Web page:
In Tip #561 I shared YouTube’s optimized compression settings. Here’s how they translate into Adobe Premiere Pro CC.

Select the compression frame size that matches the size of your project. There’s no benefit to making the compressed frame size smaller, and scaling it larger will only make it blurry.

Premiere’s settings closely match YouTube’s recommendations. On the Export Settings screen:

  • Set Format to H.264
  • Pick the YouTube preset that matches the sequence frame size. In general, you’ll only need 720p, 1080p or 2160p.
  • Make sure the box to match frame rate is checked.

The audio compression settings are fine for both stereo and mono.

… for Adobe Premiere Pro CC

Tip #574: The Power of Master Clips

Larry Jordan – LarryJordan.com

Changes to a Master clip affect all its clips in the timeline.

A blur applied to a Master clip in Premiere.

Topic $TipTopic

This article first appeared in MotionArray.com. This is an excerpt.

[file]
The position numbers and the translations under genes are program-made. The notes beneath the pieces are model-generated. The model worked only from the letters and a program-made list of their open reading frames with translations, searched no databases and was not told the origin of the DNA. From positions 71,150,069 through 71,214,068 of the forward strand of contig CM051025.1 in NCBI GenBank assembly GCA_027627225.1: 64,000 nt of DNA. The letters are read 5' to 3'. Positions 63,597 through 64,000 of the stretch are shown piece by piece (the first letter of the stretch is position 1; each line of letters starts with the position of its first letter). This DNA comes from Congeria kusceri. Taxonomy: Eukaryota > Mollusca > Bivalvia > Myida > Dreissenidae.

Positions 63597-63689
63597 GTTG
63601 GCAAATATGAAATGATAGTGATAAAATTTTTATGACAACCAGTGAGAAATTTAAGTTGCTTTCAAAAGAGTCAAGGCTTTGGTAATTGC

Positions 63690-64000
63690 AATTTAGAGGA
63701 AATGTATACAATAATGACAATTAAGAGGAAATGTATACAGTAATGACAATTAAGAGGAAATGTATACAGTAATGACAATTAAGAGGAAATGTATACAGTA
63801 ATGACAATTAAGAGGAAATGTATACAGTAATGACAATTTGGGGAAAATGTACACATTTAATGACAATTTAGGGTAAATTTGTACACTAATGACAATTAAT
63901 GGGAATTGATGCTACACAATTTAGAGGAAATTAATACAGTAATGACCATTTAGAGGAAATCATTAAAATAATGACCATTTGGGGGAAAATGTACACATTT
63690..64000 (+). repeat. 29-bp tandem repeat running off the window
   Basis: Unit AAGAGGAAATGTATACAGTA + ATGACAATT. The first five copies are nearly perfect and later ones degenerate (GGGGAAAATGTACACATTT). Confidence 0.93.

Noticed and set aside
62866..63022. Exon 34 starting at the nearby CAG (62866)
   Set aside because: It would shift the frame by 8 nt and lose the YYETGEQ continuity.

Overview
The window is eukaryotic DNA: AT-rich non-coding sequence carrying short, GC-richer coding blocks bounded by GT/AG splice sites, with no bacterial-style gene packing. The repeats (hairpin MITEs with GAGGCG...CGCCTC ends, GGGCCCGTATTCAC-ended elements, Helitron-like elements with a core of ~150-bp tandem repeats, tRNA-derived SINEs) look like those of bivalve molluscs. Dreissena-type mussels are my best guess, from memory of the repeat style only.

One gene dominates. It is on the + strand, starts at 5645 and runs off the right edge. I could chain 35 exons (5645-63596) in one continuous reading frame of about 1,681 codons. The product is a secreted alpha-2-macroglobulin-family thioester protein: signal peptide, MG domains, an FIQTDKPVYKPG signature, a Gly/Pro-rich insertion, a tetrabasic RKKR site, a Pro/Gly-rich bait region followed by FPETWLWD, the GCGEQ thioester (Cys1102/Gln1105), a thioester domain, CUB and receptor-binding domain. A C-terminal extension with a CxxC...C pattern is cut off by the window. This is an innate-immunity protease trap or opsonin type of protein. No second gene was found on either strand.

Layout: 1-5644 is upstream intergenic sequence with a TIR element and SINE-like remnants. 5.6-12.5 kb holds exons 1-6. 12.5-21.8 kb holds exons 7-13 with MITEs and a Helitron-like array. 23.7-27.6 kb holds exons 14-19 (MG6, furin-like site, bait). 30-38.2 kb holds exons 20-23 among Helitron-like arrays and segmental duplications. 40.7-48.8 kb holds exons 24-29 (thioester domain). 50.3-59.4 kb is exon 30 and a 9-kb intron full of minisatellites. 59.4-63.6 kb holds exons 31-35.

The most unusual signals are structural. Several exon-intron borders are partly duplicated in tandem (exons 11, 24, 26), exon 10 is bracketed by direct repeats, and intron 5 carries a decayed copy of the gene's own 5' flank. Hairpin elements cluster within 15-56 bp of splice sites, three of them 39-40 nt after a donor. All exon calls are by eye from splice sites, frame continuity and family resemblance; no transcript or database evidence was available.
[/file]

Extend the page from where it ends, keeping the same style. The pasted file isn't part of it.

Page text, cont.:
If you’re like most video editors, you chop little bits out of your main clips to add to your timeline. Sometimes, you end up using a few different bits out of the same file in various places on your main video. What usually happens then is that you make changes to each separate piece on your timeline. 

But here’s the beauty of Master Clip effects. You can make changes to the full original media clip, then when you drag a clip out of it onto your timeline, the changes travel with it. This is a huge time saver, as it means that you really only have to apply the effect to the original file instead of making multiple little edits on bits of pieces of the same file!

  • Simply double-click your video file in the Project Manager to load it into the Source monitor.
  • Next, drag the effects you want to apply from the Effects panel into the Source Monitor.